Masahiro Yamada masahiroy at kernel.org
Thu Nov 23 22:38:45 AEDT 2023

On Thu, Nov 23, 2023 at 6:05 PM Greg KH <gregkh at linuxfoundation.org> wrote:
> On Wed, Nov 22, 2023 at 01:04:09PM -0800, Matthew Maurer wrote:
> > > So, even if you enable CONFIG_MODVERSIONS,
> > > nothing is checked for Rust.
> > > Genksyms computes a CRC from "int foo", and
> > > the module subsystem confirms it is a "int"
> > > variable.
> > >
> > > We know this check always succeeds.
> > >
> > > Why is this useful?
> > The reason this is immediately useful is that it allows us to have Rust
> > in use with a kernel where C modules are able to benefit from MODVERSIONS
> > checking. The check would effectively be a no-op for now, as you have correctly
> > determined, but we could refine it to make it more restrictive later.
> > Since the
> > existing C approach errs on the side of "it could work" rather than "it will
> > work", I thought being more permissive was the correct initial solution.
> But it's just providing "fake" information to the CRC checker, which
> means that the guarantee of a ABI check is not true at all.
> So the ask for the user of "ensure that the ABI checking is correct" is
> being circumvented here, and any change in the rust side can not be
> detected at all.
> The kernel is a "whole", either an option works for it, or it doesn't,
> and you are splitting that guarantee here by saying "modversions will
> only work for a portion of the kernel, not the whole thing" which is
> going to cause problems for when people expect it to actually work
> properly.
> So, I'd strongly recommend fixing this for the rust code if you wish to
> allow modversions to be enabled at all.
> > With regards to future directions that likely won't work for loosening it:
> > Unfortunately, the .rmeta format itself is not stable, so I wouldn't want to
> > teach genksyms to open it up and split out the pieces for specific functions.
> > Extending genksyms to parse Rust would also not solve the situation -
> > layouts are allowed to differ across compiler versions or even (in rare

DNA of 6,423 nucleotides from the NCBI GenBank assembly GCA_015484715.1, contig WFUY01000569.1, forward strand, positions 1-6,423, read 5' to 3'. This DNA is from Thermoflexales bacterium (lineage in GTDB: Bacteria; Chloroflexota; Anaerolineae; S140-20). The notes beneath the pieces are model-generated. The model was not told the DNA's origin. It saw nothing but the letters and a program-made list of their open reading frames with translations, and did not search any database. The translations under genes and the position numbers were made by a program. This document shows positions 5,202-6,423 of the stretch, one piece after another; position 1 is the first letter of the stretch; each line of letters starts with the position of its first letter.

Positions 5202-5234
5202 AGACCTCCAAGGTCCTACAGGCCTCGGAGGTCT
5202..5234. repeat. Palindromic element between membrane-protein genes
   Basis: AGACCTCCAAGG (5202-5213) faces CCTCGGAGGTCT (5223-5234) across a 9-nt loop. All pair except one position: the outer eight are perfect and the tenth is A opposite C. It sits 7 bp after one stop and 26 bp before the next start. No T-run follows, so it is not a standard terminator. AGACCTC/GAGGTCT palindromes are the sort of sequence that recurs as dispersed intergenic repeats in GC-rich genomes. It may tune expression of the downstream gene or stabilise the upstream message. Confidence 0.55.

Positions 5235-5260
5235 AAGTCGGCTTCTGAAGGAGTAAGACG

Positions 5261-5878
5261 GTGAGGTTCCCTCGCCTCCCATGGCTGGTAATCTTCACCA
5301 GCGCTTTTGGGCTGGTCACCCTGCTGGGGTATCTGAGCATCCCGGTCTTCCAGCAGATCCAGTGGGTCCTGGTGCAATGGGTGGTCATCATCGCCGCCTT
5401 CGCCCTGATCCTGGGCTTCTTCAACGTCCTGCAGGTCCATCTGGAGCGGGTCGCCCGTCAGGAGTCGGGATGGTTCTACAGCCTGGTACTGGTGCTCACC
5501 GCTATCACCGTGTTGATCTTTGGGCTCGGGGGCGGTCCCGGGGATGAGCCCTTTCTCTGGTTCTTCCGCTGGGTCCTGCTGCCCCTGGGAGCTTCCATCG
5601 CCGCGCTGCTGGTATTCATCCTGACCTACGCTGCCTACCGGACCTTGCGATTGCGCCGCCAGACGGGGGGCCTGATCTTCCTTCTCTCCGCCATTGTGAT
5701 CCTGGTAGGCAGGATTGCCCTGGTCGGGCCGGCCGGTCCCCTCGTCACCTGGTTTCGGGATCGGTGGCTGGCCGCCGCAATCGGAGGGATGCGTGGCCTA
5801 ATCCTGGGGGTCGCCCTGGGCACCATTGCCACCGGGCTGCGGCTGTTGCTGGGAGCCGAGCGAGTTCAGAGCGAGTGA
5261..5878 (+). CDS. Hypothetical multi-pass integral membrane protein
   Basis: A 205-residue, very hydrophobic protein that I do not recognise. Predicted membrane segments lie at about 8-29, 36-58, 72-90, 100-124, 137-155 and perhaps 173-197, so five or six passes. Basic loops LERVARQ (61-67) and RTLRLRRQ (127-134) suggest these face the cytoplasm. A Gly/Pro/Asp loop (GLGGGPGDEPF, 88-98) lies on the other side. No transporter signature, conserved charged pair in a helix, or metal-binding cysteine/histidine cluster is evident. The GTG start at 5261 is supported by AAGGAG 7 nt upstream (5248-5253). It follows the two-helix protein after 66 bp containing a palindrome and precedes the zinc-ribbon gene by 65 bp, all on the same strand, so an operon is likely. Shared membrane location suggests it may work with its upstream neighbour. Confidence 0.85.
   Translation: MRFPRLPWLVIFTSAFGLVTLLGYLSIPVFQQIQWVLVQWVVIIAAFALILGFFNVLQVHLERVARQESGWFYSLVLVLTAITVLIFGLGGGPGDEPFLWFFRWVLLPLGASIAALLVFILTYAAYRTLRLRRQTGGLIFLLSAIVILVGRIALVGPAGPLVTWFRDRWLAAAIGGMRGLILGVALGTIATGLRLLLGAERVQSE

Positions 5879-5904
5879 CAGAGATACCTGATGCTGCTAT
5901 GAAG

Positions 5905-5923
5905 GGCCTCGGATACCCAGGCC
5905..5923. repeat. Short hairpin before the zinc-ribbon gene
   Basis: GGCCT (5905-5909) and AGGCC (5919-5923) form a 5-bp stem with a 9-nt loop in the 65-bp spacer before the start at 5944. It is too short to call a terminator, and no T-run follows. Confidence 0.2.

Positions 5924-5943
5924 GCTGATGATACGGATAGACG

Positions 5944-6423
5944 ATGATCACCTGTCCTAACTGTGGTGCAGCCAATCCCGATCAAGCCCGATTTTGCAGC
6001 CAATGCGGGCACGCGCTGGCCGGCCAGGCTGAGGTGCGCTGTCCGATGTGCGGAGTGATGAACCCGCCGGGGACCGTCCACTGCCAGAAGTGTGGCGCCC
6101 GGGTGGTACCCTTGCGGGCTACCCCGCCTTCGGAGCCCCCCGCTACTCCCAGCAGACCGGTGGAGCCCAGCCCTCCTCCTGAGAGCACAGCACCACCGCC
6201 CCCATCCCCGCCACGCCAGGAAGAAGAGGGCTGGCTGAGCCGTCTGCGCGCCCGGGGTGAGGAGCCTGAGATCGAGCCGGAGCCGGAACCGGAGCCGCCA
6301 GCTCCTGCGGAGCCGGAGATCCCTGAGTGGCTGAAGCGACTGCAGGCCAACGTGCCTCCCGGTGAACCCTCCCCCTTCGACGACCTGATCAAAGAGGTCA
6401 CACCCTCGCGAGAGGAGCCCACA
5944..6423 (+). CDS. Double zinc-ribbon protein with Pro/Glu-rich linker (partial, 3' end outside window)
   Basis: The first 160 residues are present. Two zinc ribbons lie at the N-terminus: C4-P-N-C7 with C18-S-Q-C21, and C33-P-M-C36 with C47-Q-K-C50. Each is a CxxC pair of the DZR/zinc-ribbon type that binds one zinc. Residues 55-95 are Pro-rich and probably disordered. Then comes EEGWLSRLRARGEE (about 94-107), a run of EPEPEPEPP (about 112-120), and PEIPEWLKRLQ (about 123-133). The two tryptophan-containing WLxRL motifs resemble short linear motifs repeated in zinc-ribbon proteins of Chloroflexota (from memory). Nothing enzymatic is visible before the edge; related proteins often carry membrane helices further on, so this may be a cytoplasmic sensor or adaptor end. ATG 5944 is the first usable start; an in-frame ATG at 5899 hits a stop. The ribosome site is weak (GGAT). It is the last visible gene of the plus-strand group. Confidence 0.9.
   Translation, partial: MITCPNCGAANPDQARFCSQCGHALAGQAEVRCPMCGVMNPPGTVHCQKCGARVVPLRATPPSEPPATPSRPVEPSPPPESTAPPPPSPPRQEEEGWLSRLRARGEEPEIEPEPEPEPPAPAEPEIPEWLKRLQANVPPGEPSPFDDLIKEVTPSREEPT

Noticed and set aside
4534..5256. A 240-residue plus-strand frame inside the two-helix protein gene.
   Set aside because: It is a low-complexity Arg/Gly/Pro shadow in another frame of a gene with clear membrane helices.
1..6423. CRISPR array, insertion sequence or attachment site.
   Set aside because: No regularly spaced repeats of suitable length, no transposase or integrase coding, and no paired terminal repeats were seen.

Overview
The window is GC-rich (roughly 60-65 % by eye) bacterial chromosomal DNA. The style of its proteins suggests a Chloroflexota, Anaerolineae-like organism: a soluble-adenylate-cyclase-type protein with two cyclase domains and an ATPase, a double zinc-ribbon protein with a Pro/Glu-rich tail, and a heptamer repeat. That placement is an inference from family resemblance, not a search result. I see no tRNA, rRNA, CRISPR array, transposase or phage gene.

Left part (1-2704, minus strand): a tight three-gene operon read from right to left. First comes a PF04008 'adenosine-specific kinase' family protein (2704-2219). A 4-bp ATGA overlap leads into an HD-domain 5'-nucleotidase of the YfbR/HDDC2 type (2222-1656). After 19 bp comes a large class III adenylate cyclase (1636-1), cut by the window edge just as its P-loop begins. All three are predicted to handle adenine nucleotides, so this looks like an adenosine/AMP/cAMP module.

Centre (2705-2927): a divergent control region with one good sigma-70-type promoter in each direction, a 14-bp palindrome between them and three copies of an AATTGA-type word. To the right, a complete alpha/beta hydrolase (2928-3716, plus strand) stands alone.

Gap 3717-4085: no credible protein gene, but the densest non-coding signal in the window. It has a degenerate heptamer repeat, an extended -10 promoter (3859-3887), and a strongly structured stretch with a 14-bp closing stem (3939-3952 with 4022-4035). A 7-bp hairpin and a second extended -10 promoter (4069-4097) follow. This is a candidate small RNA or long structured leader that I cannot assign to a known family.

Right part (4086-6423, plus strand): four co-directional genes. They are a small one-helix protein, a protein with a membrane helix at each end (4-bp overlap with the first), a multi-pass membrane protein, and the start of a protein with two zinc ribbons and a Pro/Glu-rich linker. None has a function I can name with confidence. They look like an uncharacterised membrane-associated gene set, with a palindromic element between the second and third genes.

> > cases) seemingly unrelated code changes.
> What do you mean by "layout" here?  Yes, the crcs can be different
> across compiler versions and seemingly unrelated code changes (genksyms
> is VERY fragile) but that's ok, that's not what you are checking here.
> You want to know if the rust function signature changes or not from the
> last time you built the code, with the same compiler and options, that's
> all you are verifying.
> > Future directions that might work for loosening it:
> > * Generating crcs from debuginfo + compiler + flags
> > * Adding a feature to the rust compiler to dump this information. This
> > is likely to
> >   get pushback because Rust's current stance is that there is no ability to load
> >   object code built against a different library.
> Why not parse the function signature like we do for C?
> > Would setting up Rust symbols so that they have a crc built out of .rmeta be
> > sufficient for you to consider this useful? If not, can you help me understand
> > what level of precision would be required?
> What exactly does .rmeta have to do with the function signature?  That's
> all you care about here.

rmeta is generated per crate.

CRC is computed per symbol.

They have different granularity.
It is weird to refuse a module for incompatibility
of a symbol that it is not using at all.

> thanks,
> greg k-h

Best Regards
Masahiro Yamada

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